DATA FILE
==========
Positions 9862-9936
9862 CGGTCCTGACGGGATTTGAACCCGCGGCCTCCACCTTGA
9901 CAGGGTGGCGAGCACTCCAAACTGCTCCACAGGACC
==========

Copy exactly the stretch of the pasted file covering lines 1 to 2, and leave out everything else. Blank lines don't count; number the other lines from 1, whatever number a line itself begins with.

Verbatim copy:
Positions 9862-9936
9862 CGGTCCTGACGGGATTTGAACCCGCGGCCTCCACCTTGA